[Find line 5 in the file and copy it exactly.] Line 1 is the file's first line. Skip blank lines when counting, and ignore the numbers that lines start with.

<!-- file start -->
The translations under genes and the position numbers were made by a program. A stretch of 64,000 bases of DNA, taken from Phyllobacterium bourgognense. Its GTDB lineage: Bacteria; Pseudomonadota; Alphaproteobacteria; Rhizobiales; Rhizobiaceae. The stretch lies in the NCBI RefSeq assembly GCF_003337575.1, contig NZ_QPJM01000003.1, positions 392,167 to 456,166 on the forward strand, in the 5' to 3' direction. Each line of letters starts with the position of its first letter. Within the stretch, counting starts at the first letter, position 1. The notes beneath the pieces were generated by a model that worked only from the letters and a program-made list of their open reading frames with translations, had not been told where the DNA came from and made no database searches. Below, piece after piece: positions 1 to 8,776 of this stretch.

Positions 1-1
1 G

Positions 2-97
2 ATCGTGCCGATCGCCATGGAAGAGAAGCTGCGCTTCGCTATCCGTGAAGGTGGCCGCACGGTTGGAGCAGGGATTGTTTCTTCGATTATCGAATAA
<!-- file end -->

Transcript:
2 ATCGTGCCGATCGCCATGGAAGAGAAGCTGCGCTTCGCTATCCGTGAAGGTGGCCGCACGGTTGGAGCAGGGATTGTTTCTTCGATTATCGAATAA